This means that the Saints are exemplars not principally of their own achievements, but of the power of the grace of God to transform lives. And what ramshackle lives they have very often been!
From the obvious failings of the Lord’s first followers to the oddnesses of his holy ones throughout the ages, there has always been plenty of work for grace to do. Peter’s impulsive behaviour and bitter denials of Christ; the interesting financial background of Levi; the medical history of those from whom various Devils had been cast; the appalling ambition of James and John, spurred on by their mother; the alleged theological thuggery of men like Athanasius and Wilfrid; the highly-strung nature of Francis, ditto the Spanish mystics; the propensity for self-absorption that many monastic saints will have abundantly displayed; the ease with which Ignatius of Loyola would give himself and his attention to an impressive story wherein he might shine as the hero; there will have been plenty of saints who had been boozers and lechers, spendthrifts and misers, cowards and curmudgeons; there will have been those who were over-fond of the limelight, and those too bashful for words. But by their daily encounter with Jesus, they were converted into newness of life, created afresh by their first creator.
I too am called to holiness
And if all of these with their failings can be tamed and refashioned by the Jesus whom we worship, then so can I! My besetting sins can be burned away by the fire of Christ’s love. But I must be clear that it is with Jesus himself that my business must be done. If I attempt to place around either him or me any sort of cordon sanitaire, I will not be dealing with the living God, but with my own simulacrum; and I will not be offering myself for service, but just a version of myself, an ecclesiasticised caricature, someone who lives and prays in inverted commas. The Communion of Saints needs me to become not an improbable alabaster version of myself; but, finally, to become the real me.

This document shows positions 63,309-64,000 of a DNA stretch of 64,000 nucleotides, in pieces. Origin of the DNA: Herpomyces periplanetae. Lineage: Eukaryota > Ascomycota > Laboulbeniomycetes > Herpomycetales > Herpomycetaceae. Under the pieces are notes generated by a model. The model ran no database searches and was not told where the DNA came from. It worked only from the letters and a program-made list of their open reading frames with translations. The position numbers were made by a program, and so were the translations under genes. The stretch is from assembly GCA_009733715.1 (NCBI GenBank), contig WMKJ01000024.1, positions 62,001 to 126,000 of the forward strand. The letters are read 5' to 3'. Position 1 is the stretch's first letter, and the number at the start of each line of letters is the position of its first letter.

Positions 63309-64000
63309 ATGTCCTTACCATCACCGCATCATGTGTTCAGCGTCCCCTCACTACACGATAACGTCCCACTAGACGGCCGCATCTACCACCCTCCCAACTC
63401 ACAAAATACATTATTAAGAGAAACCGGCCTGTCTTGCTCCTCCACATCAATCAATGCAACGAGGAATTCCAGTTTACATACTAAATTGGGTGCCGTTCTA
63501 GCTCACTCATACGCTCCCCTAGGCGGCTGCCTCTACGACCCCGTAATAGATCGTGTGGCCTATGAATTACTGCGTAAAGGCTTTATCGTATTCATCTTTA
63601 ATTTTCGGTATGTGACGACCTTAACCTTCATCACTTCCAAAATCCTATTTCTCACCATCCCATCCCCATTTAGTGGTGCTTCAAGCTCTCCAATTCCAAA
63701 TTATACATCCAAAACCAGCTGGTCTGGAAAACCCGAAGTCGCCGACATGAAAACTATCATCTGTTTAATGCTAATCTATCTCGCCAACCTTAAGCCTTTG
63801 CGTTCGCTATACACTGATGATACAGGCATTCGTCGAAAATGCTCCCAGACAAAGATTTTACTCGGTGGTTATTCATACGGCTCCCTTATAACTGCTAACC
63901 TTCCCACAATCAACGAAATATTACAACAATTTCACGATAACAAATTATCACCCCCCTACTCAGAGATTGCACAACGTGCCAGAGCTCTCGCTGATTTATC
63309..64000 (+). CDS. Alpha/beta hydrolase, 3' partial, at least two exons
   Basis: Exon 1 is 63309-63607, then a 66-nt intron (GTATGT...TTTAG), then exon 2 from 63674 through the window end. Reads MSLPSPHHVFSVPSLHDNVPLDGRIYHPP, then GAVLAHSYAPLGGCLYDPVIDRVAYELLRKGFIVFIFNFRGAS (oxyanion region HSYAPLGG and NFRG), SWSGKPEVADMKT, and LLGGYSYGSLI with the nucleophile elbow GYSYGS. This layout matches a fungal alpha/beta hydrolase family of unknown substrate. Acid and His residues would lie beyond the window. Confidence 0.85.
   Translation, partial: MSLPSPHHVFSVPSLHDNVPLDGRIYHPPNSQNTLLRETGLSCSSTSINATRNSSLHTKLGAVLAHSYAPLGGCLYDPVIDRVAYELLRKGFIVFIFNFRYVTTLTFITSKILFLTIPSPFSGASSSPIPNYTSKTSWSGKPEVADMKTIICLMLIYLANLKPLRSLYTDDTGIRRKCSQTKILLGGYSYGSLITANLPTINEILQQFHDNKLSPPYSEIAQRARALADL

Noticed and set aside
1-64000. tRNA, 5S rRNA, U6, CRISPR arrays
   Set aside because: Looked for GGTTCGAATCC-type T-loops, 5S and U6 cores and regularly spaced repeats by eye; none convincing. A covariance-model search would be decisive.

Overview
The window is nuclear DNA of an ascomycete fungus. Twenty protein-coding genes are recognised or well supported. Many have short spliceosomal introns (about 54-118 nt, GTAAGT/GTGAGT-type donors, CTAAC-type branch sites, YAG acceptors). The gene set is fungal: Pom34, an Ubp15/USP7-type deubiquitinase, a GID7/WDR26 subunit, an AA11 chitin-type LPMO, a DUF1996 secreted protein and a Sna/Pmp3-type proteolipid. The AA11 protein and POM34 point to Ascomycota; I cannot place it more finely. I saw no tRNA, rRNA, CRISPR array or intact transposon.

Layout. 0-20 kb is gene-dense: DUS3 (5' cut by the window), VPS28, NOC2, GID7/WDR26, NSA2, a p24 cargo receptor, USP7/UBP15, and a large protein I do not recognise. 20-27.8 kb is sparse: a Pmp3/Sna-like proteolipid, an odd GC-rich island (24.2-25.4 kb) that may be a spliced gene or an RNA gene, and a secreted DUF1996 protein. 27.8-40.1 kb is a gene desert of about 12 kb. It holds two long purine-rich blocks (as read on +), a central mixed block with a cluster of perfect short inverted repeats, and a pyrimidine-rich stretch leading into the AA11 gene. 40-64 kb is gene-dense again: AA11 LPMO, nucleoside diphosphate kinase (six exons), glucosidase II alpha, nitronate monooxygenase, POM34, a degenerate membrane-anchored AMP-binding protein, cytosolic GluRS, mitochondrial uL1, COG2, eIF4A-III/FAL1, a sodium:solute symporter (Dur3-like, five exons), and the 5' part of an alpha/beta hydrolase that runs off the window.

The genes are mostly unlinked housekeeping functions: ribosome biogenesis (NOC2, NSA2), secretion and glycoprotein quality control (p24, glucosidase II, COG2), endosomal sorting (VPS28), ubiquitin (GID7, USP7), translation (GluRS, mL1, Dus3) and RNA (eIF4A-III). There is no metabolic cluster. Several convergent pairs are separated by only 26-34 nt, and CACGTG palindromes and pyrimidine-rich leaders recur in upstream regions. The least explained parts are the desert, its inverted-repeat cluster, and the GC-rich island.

The net is very wide
And if I acknowledge that I can become the real me, then I must see that God draws sanctity from all sorts and conditions of women and men, including many who will surprise me. Of these, the most surprising will be those whose differences from me are the most striking. We are prepared for this on those days of the year when we celebrate a group of saints whose dissimilitude leaps out from the calendar. For example, on 26 May we keep Saint Augustine of Canterbury; together with John Calvin, whom the calendar describes simply as Reformer, 1564; and Saint Philip Neri, a hero of the Roman Catholic Counter Reformation. Nevertheless, they are all in it together, and I cannot simply take the ones I want, leaving the others like discarded fish. If I cannot see God at work in all of them, then I will never see God at work in me.
This was well illustrated today when, in response to a twitter posting that the Church of England keeps Martin Luther on this day, one high churchman replied, Oh no, we don’t! It is a Saturday and we shall celebrate a mass of our Lady. What place this person supposes narrow tribalism to have in the celebration of the Christian sacraments is best not to explore here. But at All Saints we do remember and celebrate that God requires a vast diversity among God’s faithful servants. It is a diversity of such breadth that it even includes you and me, and will, if we pay heed to it, be an apt illustration of the words of a great Jewish saint, Jonathan Sacks, who has said that Faith is God’s call to see his trace in the face of the Other.